The discovery of phenothiazine in the late 1930´s was the first major breakthrough in the development of anthelmintics. This drug has a wide margin of safety and has provided limited control of Parascaris, Oxyuris, and Trichostrongylus.

A revolutionary advance in the control of internal parasites came with the introduction, in the early 1960´s by Merck & Co., Inc., of thiabendazole, the first of the benzimidazole class of compounds. This product has been extremely successful in the control of a wide range of nematodes. It is effective against the adults and also kills eggs and larvae. It is also very safe. Other benzimidazoles followed the introduction of thiabendazole.

Presently, a number of different generic forms are marketed. The benzimidazoles control most of the equine gastrointestinal worms, including large and small adult strongyles, Parascaris, Strongyloides, and Oxyuris. Strongylus vulgaris larvae may be killed by high doses of some of these compounds. The major drawback to the wide use of these drugs is that certain parasites, particularly the small strongyles, are developing resistance. These compounds work by interfering with the energy metabolism of parasites.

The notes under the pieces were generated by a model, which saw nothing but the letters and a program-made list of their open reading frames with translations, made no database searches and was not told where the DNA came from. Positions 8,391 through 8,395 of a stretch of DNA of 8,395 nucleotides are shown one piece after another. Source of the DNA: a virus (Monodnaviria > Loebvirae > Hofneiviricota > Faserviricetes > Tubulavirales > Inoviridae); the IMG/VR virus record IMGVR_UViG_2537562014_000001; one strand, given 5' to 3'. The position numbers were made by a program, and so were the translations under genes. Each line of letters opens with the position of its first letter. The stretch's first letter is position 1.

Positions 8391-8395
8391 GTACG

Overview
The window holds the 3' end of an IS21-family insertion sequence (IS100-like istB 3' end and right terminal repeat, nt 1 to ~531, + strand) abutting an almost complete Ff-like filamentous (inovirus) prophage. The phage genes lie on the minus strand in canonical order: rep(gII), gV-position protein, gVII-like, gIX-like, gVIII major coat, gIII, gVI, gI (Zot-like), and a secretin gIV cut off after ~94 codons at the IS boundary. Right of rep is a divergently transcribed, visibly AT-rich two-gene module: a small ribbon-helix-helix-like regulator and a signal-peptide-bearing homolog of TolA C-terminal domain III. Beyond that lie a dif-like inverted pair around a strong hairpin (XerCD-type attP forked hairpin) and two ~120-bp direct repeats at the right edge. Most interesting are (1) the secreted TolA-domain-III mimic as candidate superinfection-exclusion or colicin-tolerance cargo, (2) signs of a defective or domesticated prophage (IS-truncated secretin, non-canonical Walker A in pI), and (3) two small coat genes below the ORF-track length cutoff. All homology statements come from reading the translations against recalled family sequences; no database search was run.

The tetrahydropyrimidines, including the products pyrantel, morantel, and oxantel, were also introduced in the late 1960´s. They have a wide spectrum of activity against nematodes. Parasite resistance to pyrantel has also been reported in horses.

The organophosphorus compounds, such as dichlorvos, haloxon, etc., are used for treatment of stomach bots (Gastrophilus larvae). These compounds are cholinesterase inhibitors, which are toxic to both parasites and the host. Cholinesterase is a compound that plays an essential role in the function of the nervous systems of both parasites and their host animals. Used at the correct dosage, they kill the parasites without damage to the host. Manufacturers´ contraindications indicate that organophosphorus compounds should not be used concomitantly with other cholinesterase inhibiting compounds.

The older anthelmintics had a number of deficiencies. Some of these deficiencies are:

  • Resistant strains of parasites have developed that reduce the effectiveness of some of the better anthelmintics.
  • Some anthelmintics, when administered to horses, cause undue stress and can be toxic. Many anthelmintics have limited spectra of effectiveness and thus several different treatment regimens have to be given if horses are infected by more than one parasite species, as is usually the case.

Few drugs are effective against migrating or arrested larval nematodes.

The introduction of ivermectin (EQVALAN) overcame many of these disadvantages. The compound has a wide margin of safety and can be used in pregnant mares and breeding stallions; it has a very wide spectrum of activity; and is active against all important worms of horses. In particular, ivermectin provides unsurpassed control of the migrating larval stages of the large strongyles.

Additional products containing anthelmintics of the same anthelmintic action family (the avermectin/milbemycin compounds) have become available.